It is not considered a real Aveirah, though, since, on his level, he was permitted to do Teshuvah in that manner. Nonetheless, his relative sin is that he was lacking the amount of Bitachon needed to do the higher level of Teshuvah. The fasting itself on Shabbos (or becoming a Nazir) itself is not a sin; the "sin" is that he was lacking Bitachon.

QUESTION: When a person says that he is going to be "Na'eh," beautified, he might mean one of two things. He either means that he will become a Nazir and make himself handsome with long hair, or he means that he will beautify a Mitzvah. If he is holding his hair, says the Gemara, then we know that he means to make himself a Nazir. The Gemara asks, though, how could he call Nezirus "beautifying," if Nezirus is considered a sin, like Rebbi Elazar ha'Kafar teaches.

What is the Gemara's question? When the person said that he will be beautified, he meant that he will beautify himself with the long hair of a Nazir. As such, it has nothing to do with the Nezirus being a Mitzvah that he is beautifying! The Nezirus is "beautified" because he looks handsome with his long hair, and not because it is a Mitzvah that he is beautifying!

Similarly, when a person says "Hareinu Mesalsel" ("I will turn it over"), he might mean that he will become a Nazir and grow long hair that he turns over, or that he will delve into Torah (and "turn it over"). If he is holding his hair when he says it, then we know that he means to make himself a Nazir. TOSFOS (DH Hacha Nami) explains that when he holds his hair he shows that he wants to be Mesalsel in a *Mitzvah* that is related to hair.

Why does Tosfos mention the idea of being Mesalsel with a *Mitzvah*? When the person is holding his hair, we should assume that he wants to be Mesalsel with his hair and not necessarily with a Mitzvah involving his hair!

ANSWER: Apparently, even when he is holding his hair, that act does not show which of the two intentions he has. Holding his hair can only clarify his intention once we know what kind of Na'eh, or Mesalsel, he intended to become. If his intention was to make himself a Nazir, then holding his hair was meant to show us that. If he meant that he was going to be Na'eh with a Mitzvah, and Nezirus is not a Mitzvah, then we assume that he was just holding his hair out of habit or for some other reason and it was not related to his statement. The Gemara concludes that Nezirus is a Mitzvah, and thus we assume that if he meant to say that he will beautify a Mitzvah, he was holding his hair to show that he will beautify a Mitzvah involving his hair. In the same way, regarding Mesalsel, when he holds his hair while saying "Hareini Mesalsel," he means either that he will become a Nazir with long hair, or he means that he will fondle with the Mitzvah that involves growing hair.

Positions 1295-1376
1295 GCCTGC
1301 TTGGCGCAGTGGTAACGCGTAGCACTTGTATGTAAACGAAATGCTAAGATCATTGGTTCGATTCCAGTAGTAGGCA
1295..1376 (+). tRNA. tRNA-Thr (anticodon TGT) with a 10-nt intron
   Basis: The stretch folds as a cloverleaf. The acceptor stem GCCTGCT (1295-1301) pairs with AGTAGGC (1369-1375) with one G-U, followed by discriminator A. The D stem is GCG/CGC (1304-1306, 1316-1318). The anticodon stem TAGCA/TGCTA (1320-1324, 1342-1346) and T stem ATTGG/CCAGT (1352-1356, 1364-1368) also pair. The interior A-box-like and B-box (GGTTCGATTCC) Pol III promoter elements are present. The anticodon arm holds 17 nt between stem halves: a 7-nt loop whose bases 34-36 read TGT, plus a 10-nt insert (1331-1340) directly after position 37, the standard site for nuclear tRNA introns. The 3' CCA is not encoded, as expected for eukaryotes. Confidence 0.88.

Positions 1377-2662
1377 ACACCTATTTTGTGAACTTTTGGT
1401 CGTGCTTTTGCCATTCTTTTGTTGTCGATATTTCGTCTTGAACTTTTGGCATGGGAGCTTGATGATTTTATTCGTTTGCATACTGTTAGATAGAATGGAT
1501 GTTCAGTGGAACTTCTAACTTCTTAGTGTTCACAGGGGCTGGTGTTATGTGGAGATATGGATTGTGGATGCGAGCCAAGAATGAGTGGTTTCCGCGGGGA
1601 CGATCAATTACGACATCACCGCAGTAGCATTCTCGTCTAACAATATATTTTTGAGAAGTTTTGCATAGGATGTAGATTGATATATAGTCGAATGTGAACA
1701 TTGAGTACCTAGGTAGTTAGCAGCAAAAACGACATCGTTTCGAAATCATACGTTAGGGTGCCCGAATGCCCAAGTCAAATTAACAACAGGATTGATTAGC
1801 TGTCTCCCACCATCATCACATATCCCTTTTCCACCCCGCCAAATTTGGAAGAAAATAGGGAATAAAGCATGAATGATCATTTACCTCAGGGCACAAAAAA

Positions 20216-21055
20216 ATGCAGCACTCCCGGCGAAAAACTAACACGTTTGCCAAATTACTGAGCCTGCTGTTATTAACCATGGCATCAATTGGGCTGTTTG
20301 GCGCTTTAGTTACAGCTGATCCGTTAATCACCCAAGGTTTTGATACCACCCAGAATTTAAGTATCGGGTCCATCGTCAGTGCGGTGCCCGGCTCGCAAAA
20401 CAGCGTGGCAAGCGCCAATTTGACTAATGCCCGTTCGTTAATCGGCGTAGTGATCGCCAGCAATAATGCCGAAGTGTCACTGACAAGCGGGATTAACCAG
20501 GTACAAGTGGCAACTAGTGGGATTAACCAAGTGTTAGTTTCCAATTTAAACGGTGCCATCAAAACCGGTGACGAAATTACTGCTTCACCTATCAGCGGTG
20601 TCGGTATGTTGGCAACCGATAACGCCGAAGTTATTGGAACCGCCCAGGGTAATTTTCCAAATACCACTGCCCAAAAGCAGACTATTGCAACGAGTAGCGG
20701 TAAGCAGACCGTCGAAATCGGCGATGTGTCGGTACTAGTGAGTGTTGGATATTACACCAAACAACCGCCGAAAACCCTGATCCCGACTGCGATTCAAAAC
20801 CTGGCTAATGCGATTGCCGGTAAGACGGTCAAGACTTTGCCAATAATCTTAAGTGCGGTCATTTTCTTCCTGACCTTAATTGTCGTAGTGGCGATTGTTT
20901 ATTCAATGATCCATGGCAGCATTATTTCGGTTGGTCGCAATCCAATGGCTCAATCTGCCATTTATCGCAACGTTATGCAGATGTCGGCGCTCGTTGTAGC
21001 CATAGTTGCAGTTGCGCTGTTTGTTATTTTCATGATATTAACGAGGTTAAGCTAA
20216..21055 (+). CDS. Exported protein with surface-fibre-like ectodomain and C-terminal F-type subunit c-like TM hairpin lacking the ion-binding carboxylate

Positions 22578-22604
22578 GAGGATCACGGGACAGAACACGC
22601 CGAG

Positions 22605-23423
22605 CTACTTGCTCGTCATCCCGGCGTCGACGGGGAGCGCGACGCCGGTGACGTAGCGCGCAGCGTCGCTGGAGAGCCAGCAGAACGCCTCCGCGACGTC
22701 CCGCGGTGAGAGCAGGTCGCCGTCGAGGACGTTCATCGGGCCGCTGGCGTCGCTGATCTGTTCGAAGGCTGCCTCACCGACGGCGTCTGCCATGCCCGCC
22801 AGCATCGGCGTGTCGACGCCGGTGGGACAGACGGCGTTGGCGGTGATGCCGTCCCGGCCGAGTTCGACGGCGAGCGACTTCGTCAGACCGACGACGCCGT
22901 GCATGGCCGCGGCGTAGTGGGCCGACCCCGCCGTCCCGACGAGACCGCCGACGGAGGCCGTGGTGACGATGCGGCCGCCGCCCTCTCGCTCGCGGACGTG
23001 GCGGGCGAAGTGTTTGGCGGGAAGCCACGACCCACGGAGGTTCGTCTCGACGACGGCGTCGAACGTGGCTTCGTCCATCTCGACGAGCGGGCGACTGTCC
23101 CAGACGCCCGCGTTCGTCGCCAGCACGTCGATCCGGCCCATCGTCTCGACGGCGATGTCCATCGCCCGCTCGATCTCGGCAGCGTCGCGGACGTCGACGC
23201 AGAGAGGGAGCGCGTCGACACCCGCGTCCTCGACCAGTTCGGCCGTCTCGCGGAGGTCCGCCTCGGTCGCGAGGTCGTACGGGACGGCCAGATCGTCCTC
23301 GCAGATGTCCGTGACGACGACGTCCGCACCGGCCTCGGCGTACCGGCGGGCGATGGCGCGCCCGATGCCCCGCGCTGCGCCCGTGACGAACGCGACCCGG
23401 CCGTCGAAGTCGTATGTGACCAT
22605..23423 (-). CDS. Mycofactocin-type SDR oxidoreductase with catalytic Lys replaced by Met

According to this explanation, though, how can we apply this understanding to the next case in the Mishnah, "Hareini Mechalkel?" The Gemara says that "Mechalkel" means either that he will "curl" his hair by growing the long curly hair of a Nazir, or it means that he will "provide sustenance" for poor people. When he holds his hair, though, we assume that he means Nezirus! In that case, how is it possible to say that he means that he will provide sustenance by becoming a Nazir? It must be that holding his hair is showing which of the two intentions he had!

Perhaps we can answer that there, too, holding his hair does not indicate that "Mechalkel" means that he will grow the hair of a Nazir, but rather perhaps it means that he will provide sustenance to the Kohanim with the Korbanos that he will bring at the end of his Nezirus.

Alternatively, the reason why holding his hair cannot clarify his intention and tell us what type of Na'eh or Mesalsel he wants to be is because whichever type of Na'eh he means, the word "Na'eh" will mean beautiful and the word "Mesalsel" will mean turning over. He might be holding his hair in order to describe how he will beautify the Mitzvos -- he will turn over the Mitzvos just like a person turns over his hair. Therefore, we cannot assume that he wants to be a Nazir unless there is a way to beautify and turn over Mitzvos by becoming a Nazir. However, if the word Mechalkel is referring to Nezirus, then it means to curl, but if it is referring to providing sustenance, then it does not have any connotation of curling; the word is entirely different. He cannot be holding his hair in order to demonstrate how he will support poor people, and therefore we assume that he is holding his hair to show that he wants to be a Nazir.